Black Doug takes inspiration from Wookey Jack by Firestone Walker Brewing Company, one of the smoothest and best black ales available.

The darkness to the beer is obtained by Carafa III, giving color without the astringency of other dark malts. A touch of chocolate rye adds some depth to the beer that can be obtained from the Carafa along.

Still, the question begs: why brew a beer that is more of a fad style? I like a good American black ale and I love hops. I needed some variety to all the east coast ipas that I have been brewing.

Home Brewing For Black Doug

The biggest thing I did to this beer to make it different from other American black ales, I decided to use east coast ipa hopping process: lots of late hops with dry hopping occurring as primary fermentation begins to slow. Otherwise the beer followed a normal brew day. Enjoy!

Recipe for For Black Doug

General Information:
Brew Date: Saturday, March 11, 2017
Recipe Type: All Grain
Yeast: S-05, not hydrated
Yeast Starter: none
Batch Size (Gallons): 5.50
Original Gravity: 1.068
Finishing Gravity: 1.014
IBU: 61.4
Color: 28.9 SRM
Boiling Time (Minutes): 60
Brewhouse Efficiency: 70%
Alcohol by Volume: 7.09%
Primary Fermentation: 10 days @68*F

Grain Bill:
12.00 pounds Maris Otter
2.00 pounds Red Wheat
1.00 pounds Rye
0.56 pounds Carafa III
0.50 pounds Caramel 60L
0.19 pounds Chocolate Rye

Mash:
Saccharification @154.4*F

Hop Bill:
2.00 ounces 2015 Equinox @20 minutes
1.00 ounces 2015 Cascade @10 minutes
1.00 ounces 2015 Citra @5 minutes
2.00 ounces 2015 Cascade @whirlpool for 25 minutes
2.00 ounces 2015 Equinox @whirlpool for 25 minutes
1.00 ounces 2015 Citra @whirlpool for 25 minutes
2.00 ounces 2015 Cascade @4 day dry hop
2.00 ounces 2015 Citra @4 day dry hop
2.00 ounces 2015 Equinox @4 day dry hop

Extras:
1.0 tsp Irish Moss @15 minutes
1.0 tsp Yeast Nutrient @15 minutes
3.0 quarts of rice hulls
~4.5 gallons of reverse osmosis water used

Updates:

  • 2017-03-12 (morning): @63.0*F, slow fermentation.
  • 2017-03-12 (eveningg): @63.0*F, added heat blanket set to 68*F.
  • 2017-03-13: @66.0*F, hard fermentation.
  • 2017-03-14: Added dry hops.
  • 2017-03-18: Bottled with 3.75 ounces of priming sugar and 2.0 cups of water. 25, 22 ounce bottles. Bottle crown label: BD.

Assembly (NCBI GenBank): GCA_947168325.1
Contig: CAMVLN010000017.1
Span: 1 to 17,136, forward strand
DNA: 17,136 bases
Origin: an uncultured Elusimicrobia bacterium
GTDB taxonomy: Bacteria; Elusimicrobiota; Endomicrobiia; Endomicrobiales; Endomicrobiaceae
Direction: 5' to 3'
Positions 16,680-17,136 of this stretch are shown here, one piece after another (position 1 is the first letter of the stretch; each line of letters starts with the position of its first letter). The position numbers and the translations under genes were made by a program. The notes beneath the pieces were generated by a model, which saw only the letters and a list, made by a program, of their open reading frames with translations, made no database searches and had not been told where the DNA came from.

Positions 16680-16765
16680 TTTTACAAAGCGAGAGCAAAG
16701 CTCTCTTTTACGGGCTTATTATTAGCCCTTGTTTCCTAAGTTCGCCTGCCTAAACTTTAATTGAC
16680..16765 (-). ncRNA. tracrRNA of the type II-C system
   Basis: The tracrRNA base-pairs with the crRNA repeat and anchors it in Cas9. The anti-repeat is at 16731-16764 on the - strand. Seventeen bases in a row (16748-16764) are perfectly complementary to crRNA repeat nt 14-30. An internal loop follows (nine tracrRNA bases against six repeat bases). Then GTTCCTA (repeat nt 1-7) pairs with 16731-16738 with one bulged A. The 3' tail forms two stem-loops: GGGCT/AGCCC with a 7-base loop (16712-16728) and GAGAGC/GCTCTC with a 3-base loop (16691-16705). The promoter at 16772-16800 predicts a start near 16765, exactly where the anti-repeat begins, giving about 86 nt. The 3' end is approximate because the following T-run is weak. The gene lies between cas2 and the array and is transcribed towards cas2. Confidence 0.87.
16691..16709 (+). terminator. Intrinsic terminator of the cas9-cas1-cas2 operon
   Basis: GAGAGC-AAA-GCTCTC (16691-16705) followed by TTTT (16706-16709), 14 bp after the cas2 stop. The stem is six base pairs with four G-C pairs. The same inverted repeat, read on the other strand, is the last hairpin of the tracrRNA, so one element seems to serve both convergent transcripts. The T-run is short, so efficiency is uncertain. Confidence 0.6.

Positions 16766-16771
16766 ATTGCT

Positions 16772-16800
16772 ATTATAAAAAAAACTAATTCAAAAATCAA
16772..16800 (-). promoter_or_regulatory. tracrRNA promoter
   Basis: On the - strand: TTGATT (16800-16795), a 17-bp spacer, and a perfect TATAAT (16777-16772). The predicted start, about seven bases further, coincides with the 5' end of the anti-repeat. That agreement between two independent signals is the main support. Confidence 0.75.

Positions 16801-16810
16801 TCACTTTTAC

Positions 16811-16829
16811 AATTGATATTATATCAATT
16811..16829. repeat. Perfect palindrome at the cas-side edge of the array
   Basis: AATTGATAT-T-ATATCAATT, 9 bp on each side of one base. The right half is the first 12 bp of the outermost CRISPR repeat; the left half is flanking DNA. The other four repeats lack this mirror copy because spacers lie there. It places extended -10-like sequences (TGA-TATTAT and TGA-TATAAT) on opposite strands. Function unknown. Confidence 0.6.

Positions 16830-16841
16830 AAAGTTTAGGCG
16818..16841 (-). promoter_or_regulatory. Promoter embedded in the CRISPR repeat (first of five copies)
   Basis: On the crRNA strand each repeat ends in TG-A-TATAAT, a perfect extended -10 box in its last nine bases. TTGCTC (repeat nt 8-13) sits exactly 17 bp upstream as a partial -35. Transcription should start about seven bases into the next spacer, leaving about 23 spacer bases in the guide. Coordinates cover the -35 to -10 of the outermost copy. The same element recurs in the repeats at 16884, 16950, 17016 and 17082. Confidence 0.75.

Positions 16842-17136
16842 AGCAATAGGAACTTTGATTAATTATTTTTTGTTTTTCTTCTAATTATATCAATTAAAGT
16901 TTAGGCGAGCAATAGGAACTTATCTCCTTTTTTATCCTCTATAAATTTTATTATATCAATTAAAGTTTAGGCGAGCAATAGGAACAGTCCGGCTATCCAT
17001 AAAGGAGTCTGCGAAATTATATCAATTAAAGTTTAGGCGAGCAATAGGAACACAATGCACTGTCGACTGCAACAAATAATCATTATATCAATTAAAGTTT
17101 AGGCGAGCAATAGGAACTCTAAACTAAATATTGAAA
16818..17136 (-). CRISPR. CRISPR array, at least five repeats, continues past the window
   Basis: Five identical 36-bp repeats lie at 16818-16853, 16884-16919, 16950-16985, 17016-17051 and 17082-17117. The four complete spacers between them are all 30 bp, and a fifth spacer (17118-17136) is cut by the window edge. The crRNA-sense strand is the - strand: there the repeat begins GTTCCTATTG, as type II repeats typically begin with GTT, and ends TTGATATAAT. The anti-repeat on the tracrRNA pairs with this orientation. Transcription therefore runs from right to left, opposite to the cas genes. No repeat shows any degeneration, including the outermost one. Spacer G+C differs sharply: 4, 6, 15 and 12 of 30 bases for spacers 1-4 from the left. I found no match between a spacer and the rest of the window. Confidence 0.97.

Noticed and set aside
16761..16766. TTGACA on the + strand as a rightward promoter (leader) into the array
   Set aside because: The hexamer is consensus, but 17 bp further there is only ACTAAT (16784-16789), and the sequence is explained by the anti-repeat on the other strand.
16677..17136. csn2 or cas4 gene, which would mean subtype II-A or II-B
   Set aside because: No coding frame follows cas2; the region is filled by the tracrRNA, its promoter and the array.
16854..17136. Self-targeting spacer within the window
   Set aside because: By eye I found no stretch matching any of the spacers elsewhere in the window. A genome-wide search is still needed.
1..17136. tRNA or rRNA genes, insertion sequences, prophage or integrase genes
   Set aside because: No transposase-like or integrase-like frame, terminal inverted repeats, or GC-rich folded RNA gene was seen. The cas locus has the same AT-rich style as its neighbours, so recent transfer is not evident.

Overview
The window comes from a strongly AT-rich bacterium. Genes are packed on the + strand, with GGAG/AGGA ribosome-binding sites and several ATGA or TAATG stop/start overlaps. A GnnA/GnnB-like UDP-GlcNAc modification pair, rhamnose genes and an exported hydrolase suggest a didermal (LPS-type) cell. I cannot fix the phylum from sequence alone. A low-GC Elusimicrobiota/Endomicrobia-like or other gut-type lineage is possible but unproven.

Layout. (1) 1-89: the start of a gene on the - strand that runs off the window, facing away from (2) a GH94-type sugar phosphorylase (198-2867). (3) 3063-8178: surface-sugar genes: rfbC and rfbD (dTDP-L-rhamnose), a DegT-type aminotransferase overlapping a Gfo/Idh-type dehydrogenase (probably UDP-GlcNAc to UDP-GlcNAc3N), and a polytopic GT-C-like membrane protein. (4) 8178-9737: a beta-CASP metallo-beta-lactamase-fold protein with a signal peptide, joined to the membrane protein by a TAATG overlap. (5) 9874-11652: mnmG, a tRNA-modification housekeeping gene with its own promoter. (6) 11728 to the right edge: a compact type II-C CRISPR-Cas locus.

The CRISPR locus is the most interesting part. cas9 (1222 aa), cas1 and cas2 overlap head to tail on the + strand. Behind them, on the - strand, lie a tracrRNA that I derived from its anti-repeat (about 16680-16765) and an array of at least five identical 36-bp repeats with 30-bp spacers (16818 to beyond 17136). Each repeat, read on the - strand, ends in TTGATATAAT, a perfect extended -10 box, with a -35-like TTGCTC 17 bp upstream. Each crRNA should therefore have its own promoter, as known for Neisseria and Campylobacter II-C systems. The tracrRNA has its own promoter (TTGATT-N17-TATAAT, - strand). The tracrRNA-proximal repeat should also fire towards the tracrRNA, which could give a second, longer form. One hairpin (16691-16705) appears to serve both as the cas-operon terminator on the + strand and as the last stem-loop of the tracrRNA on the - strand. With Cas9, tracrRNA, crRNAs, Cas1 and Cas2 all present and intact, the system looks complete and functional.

Useless Fact: It would take you 10 years to view all the photos shared on Snapchat in the last hour.

Brewed: MaMoo

March 11th, 2017 by scot

Equinox, Eureka and Vic Secret used in MaMoo.

MaMoo, an American India Pale Ale, pulls inspiration from my mother. My mom has always been a heavy set person. She likes to eat. I have inherited that trait. Since my mom was the only female in the family, she took the brunt of our chiding (there was enough for everyone). We had many nicknames for each other throughout the years. Of course nicknames should typically be based on the person that is receiving the nickname. Due to my mom’s size and shape, the nicknames typically could have been deemed as condescending. But Moo Cow eventually progressed into MaMoo. It rolls of the tongue better.

Some may possibly find it unbelievable that we called my mom, MaMoo, but you had to understand my family and that nicknames were always a part of my youth. I don’t find it condescending. I see it more as a indirect way of saying “I love you.”

My mom was the backbone of the family. She was a throw back mom. She did all the laundry, made dinner, cleaned house, made lunches to bring to school, cleaned up after the dog, gardened and more, all while working full time. She was selfless, always looking out for everyone else, making sure they were happy.

As I have become a parent, I really appreciate the sacrifices she has made. Even more I appreciate the time she likes spending with my kids, playing board games The kids really look forward to visiting with granny to play.

She is one in a million. They don’t make them like my mom anymore. I am thankful that my mom was always there to lend advice (even though I didn’t feel that way at the time). Enjoy!

Recipe for For the MaMoo

General Information:
Brew Date: Saturday, March 11, 2017
Recipe Type: All Grain
Yeast: S-05, not hydrated
Yeast Starter: none
Batch Size (Gallons): 5.50
Original Gravity: 1.056
Finishing Gravity: 1.008
IBU: 30.0
Color: 5.5 SRM
Boiling Time (Minutes): 60
Brewhouse Efficiency: 70%
Alcohol by Volume: 6.30%
Primary Fermentation: 10 days @68*F

Grain Bill:
10.00 pounds Maris Otter
1.50 pounds Oats
0.50 pounds Caramalt

Mash:
Saccharification @150.3*F